The defense suggested what actually happened was that Ms Stack came across Mr Puska, who was “trying to understand what had happened and trying to help Ms Murphy”.

Ms Stack replied: “No, he could have asked us for help.”

When Garda Tom Dunne arrived at the scene, not much could be done to save the life of the woman he saw lying in the ditch.

He told the court that Gda Dunne and Garda Shane Hunter together spent up to 15 minutes trying to save Ms Murphy’s life, taking turns carrying out CPR to give her “the best possible chance”.

There was blood everywhere, Gda Dunne noticed. So much blood that he couldn’t tell where it came from.

The place where they stood was a ditch covered with thick brambles and thick undergrowth, lying beneath a slope that branched off from the footpath along the canal.

Gda Dunne told the court that some of the thorns were caught in the woman’s hair and the rest of her hair was stuck to her head with blood.

From this ditch along the Grand Canal in Tullamore, County Offaly, the two garda, with the help of paramedics, lifted Ms Murphy’s limp body onto the tarmac. As the woman’s head went back, Garda Dunne noticed the necklace. Then, he told the court, “the name Ashling.” He could see “holes or puncture wounds” under her neck.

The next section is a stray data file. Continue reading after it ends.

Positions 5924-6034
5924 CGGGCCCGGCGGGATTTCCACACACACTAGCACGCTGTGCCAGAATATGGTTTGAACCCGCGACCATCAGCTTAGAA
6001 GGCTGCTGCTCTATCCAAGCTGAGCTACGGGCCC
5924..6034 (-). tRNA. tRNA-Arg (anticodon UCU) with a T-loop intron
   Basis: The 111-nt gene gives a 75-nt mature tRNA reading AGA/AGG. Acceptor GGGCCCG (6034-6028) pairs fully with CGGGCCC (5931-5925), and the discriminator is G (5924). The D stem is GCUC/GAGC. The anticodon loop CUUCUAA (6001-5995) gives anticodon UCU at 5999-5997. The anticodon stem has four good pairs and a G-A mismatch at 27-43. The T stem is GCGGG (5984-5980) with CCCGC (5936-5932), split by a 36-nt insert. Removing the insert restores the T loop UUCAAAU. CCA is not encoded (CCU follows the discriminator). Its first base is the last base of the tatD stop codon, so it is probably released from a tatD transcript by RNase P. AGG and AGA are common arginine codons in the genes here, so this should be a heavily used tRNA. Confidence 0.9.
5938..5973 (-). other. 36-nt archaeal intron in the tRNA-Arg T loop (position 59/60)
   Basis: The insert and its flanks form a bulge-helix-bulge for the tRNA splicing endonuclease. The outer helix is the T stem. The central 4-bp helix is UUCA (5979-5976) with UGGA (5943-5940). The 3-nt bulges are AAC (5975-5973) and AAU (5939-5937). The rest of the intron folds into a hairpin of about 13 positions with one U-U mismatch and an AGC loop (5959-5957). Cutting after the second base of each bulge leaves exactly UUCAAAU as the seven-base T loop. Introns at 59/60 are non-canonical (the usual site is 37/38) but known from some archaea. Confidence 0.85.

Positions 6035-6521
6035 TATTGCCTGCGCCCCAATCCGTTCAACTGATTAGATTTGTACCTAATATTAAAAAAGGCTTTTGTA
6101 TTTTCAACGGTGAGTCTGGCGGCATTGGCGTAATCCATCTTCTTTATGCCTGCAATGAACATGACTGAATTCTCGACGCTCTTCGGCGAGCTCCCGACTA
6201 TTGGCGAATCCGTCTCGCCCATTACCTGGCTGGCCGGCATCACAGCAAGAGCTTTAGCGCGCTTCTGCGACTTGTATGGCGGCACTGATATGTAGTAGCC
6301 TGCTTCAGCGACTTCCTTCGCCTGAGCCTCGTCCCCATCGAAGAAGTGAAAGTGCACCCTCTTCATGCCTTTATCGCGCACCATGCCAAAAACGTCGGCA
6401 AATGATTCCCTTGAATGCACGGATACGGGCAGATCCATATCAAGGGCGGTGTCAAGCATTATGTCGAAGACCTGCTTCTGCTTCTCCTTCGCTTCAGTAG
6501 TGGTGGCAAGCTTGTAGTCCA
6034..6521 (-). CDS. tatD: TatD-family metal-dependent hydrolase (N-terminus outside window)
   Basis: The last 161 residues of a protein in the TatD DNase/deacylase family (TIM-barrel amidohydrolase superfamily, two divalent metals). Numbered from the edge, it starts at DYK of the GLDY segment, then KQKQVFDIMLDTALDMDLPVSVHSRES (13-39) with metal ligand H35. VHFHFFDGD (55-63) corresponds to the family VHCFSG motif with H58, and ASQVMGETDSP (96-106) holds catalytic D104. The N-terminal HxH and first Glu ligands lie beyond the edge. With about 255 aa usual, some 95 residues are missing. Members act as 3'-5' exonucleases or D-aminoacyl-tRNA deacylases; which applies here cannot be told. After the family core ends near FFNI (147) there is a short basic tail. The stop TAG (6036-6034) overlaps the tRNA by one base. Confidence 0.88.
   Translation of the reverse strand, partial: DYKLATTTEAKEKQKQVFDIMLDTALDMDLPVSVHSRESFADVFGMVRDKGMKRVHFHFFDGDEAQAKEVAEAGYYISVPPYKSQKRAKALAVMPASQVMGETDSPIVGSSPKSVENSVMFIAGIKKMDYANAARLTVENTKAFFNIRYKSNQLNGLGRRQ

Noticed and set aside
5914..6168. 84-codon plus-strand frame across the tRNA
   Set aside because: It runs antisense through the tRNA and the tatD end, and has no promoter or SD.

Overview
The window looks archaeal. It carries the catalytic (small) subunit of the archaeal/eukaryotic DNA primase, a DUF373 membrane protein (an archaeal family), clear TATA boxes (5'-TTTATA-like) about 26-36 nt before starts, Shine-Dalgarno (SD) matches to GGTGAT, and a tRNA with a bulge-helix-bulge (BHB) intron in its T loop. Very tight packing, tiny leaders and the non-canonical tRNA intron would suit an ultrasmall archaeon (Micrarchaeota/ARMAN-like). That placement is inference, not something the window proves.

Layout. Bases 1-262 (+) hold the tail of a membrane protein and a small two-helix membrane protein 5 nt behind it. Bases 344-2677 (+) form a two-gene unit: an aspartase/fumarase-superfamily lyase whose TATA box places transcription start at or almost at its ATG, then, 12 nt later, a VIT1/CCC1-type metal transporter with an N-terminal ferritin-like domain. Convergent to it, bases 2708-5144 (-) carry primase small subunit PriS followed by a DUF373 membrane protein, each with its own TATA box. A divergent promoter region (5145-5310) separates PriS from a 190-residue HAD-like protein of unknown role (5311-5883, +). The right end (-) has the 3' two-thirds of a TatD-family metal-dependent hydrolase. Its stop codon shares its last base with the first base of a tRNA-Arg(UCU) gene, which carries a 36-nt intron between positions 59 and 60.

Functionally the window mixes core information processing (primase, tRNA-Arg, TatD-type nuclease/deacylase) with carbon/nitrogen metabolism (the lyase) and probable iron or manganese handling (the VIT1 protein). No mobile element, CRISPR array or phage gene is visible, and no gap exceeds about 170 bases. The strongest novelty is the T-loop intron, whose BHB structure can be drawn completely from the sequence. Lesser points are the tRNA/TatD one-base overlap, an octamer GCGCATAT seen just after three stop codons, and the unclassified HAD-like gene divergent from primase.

Yesterday morning paramedic Paul McCabe told the court that with the help of a colleague, Gda Dunne and Gda Hunter, he helped lift Ms Murphy from the ditch onto the footpath.

The paramedic cut open her upper body and attached the electrodes of a defibrillator to her.

Her heart had stopped, he said, there were no signs of life and there was “no point in using the defibrillator” because she was in a non-shockable state.

“Ashling was dead at this point,” he said. “Her pupils were fixed and dilated, her skin was pale and cold, there were no signs of life.” A blanket was then placed over her body.

In the early afternoon, someone brutally ended the 23-year-old teacher’s life.

Her attacker used a knife or similar device to cause twelve sharp injuries that resulted in death, state pathologist Sally Anne Collis said in court on Thursday afternoon.

Her attacker had injured her right and left carotid arteries and her right carotid artery.

Eleven of the neck wounds were stab wounds where the depth was greater than the width and one was a laceration where the wound was longer than it was deep.

While struggling to breathe, Ashling Murphy swallowed her own blood, Dr. Collis.